Thursday, November 03, 2005
Showing off beef dying art: breeder
New Zealand -
"... That's excepting the dexter miniature cattle, which are very popular with lifestyle farmers."
Rural Story by Stephanie Bell
Wednesday, November 02, 2005
What is a Good Bull?
'Gertrude Stein, who specialized in phrases, had a famous line: "A rose is a rose, is a ROSE!"
It is about as explicit as the dictum that "the bull is half the herd and if he happens to be a poor one, he is all the herd." This is a recognition of the importance of the bull question, and a partial indication of its difficulty. The bull question might be answered by saying that a good bull in any herd is one whose progeny more nearly approaches the ideal of the breeder than did the females with which he was mated. This presupposes that the breeder has an ideal; if he does not, he may be on his way, but he is going nowhere.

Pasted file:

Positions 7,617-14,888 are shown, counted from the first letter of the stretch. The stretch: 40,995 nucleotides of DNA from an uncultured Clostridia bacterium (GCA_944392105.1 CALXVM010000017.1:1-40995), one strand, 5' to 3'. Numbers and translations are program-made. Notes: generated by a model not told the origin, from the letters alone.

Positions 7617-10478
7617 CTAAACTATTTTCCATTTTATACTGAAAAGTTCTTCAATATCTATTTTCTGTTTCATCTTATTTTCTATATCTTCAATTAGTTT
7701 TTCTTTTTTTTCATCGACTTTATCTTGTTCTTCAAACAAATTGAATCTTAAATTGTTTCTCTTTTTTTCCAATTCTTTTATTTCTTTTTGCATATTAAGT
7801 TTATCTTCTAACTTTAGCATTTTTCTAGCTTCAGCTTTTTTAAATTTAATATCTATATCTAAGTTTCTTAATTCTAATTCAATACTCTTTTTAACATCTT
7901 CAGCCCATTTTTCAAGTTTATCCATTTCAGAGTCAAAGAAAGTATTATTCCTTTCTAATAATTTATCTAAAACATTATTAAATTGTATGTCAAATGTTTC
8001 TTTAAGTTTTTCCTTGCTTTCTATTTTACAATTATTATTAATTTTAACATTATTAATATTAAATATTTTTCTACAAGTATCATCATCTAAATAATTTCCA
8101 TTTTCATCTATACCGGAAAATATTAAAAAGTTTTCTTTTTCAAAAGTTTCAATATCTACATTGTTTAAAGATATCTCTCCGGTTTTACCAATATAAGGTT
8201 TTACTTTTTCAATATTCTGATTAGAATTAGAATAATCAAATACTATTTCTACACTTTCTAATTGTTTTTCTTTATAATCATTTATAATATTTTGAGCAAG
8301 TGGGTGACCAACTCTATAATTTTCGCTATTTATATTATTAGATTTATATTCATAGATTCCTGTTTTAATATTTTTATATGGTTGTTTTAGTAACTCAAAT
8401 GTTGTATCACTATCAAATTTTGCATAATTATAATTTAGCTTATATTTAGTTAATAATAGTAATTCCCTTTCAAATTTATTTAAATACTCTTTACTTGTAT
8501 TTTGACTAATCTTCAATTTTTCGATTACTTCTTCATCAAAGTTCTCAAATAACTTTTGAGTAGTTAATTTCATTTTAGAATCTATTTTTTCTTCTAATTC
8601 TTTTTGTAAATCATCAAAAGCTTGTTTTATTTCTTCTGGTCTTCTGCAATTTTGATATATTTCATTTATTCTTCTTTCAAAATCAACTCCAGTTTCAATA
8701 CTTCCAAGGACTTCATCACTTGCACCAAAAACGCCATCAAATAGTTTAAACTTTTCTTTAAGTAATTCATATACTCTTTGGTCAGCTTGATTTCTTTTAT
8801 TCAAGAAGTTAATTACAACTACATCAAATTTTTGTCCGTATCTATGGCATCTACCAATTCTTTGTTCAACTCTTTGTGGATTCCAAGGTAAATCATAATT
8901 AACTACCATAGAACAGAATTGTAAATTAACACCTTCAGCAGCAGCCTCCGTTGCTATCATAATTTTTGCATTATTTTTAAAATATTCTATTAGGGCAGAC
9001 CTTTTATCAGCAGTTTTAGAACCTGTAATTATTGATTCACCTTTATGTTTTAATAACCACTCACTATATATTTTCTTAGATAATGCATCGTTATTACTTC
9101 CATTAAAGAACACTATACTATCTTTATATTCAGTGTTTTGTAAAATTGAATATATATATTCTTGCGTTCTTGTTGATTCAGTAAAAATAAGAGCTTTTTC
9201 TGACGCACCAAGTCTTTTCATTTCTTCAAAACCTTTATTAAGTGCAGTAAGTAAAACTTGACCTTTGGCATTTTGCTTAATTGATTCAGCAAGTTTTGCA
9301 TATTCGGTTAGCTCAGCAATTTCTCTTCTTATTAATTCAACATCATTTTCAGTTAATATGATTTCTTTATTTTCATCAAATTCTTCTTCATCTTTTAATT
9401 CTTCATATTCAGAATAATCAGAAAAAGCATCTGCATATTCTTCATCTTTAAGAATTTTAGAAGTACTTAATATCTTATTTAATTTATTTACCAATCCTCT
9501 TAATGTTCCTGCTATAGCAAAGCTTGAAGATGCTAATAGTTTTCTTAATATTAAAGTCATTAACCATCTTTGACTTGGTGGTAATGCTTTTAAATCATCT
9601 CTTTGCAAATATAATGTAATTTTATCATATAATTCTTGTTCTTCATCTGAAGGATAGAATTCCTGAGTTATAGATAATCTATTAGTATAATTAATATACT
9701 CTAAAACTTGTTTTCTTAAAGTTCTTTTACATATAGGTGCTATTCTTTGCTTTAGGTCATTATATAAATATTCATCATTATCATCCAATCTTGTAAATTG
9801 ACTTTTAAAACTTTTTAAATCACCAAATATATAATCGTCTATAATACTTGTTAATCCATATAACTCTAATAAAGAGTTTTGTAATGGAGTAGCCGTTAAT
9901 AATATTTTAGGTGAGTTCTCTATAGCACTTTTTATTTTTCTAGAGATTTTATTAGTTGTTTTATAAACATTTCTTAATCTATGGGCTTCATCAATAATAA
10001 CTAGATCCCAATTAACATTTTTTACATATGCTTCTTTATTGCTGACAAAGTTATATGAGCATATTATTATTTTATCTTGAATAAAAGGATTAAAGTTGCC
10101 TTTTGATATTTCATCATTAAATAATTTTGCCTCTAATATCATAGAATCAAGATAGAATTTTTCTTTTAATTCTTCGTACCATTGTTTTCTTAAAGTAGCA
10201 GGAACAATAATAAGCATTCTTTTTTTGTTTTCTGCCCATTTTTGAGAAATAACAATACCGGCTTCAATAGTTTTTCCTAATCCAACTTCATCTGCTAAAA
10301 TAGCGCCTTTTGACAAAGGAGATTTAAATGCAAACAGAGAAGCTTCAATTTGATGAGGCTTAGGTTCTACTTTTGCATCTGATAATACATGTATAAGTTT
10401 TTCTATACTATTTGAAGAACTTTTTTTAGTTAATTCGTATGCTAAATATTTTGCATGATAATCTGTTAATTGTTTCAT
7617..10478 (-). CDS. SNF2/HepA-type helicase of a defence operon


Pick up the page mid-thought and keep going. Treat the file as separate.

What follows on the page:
First of all, it is important that the bull be prepotent, that is, that his progeny shall be at least more uniform than their dams and shall reflect his ancestry. It is important that they have vigor and stamina. It is important that along with the characteristics which are being sought by the breeder there shall not be hidden or recessive defects that are not wished or anticipated. It is fairly easy, for example, to increase milk production in all except the higher producing herds, and it is even easier to increase beef productiojn by the use of a bull chosen for one of these purposes. In doing these things, however, one may get in one case misshapen udders, droopy rumps, over-refinement or other undesirables. In the other case he may get such fleshing tendencies as to seriously lower milking ability and give the next generation such a poor start as to defeat the very purpose for which the beefy bull was used. Extremes tend to be self-limiting.'
What is a Good Bull?
'We shall have to paraphrase Gertrude Stein and say:
He is if he is, if he IS!'
From "Dual-Purpose Cattle" by Claude H. Hinman